Libby Greenhalgh has navigated around the world twice with the Volvo Ocean Race; and her experience has given her an exceptional eye for weather.
Greenhalgh sat down with North Sails to share her steps for planning a trip offshore.
NS: How far in advance do you start checking the weather from when you cast off the dock?
LG: When I’m approaching racing or delivering a boat, it’s an ongoing process, I’m looking at the weather from at least ten days out. The main reason being that it gives you a concept of how things are moving and how consistent the models are. It will also help you build confidence in the forecast as you approach that day.
How confident you are can affect your decision making. You will know if you have to cover a specific wind range or just take a certain set of sails out for the day.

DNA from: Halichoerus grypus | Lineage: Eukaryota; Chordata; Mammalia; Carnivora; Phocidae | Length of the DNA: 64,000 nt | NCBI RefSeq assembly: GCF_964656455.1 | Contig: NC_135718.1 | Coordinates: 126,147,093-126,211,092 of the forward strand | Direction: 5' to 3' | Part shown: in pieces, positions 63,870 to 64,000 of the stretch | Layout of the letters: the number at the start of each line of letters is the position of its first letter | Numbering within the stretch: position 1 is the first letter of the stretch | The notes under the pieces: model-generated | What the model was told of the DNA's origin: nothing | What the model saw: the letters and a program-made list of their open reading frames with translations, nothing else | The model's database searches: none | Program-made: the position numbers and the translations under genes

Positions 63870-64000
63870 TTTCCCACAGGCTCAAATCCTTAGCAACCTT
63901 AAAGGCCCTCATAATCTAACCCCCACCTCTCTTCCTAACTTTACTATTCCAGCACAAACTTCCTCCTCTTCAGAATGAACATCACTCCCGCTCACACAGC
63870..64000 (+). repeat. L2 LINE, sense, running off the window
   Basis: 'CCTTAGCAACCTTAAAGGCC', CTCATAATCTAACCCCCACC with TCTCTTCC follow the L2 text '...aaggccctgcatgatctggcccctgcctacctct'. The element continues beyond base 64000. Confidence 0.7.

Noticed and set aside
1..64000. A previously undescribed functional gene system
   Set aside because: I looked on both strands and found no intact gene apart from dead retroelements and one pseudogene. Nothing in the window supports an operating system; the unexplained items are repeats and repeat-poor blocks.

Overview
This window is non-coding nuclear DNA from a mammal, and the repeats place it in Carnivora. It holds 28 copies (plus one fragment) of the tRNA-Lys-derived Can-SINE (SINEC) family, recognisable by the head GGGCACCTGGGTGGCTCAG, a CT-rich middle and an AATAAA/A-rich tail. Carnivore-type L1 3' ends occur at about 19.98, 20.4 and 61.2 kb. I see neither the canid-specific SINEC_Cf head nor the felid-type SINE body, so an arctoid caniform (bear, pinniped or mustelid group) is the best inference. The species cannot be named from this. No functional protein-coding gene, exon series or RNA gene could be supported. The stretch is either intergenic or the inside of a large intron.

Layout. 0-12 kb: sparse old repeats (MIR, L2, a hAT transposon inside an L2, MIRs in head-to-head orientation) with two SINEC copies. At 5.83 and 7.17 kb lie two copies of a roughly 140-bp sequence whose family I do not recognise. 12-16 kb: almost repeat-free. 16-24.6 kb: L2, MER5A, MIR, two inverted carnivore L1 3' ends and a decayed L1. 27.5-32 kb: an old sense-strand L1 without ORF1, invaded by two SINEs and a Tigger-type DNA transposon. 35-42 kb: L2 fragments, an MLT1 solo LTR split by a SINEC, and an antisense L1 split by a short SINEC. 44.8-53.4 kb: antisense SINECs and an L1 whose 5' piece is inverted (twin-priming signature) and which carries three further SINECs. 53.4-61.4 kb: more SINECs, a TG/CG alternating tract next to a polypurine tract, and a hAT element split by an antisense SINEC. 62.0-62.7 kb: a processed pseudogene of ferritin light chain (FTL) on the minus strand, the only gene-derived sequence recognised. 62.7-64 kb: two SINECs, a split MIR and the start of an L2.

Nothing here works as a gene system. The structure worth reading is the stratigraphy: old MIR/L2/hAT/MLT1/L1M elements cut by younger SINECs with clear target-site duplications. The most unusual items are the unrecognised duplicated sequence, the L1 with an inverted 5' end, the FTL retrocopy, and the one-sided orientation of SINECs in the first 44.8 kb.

NS: Talk us through your process in the days before heading offshore.
LG: I’m looking at the weather every day from ten days to about two or three days out, and then I’m checking in the morning and evening to see how the models have changed as the time frame gets more narrow. I’m looking for crossover in the sail package and the potential percentage of time that we might be in different wind zones.
If we are only going to see 25 knots for half an hour, I’ll make the call to tough it out with whatever sails we have up versus gearing up to be perfectly prepared for that. You’re always making decisions and compromises. And I ask, what sail set up is going to cover the most dominant wind range?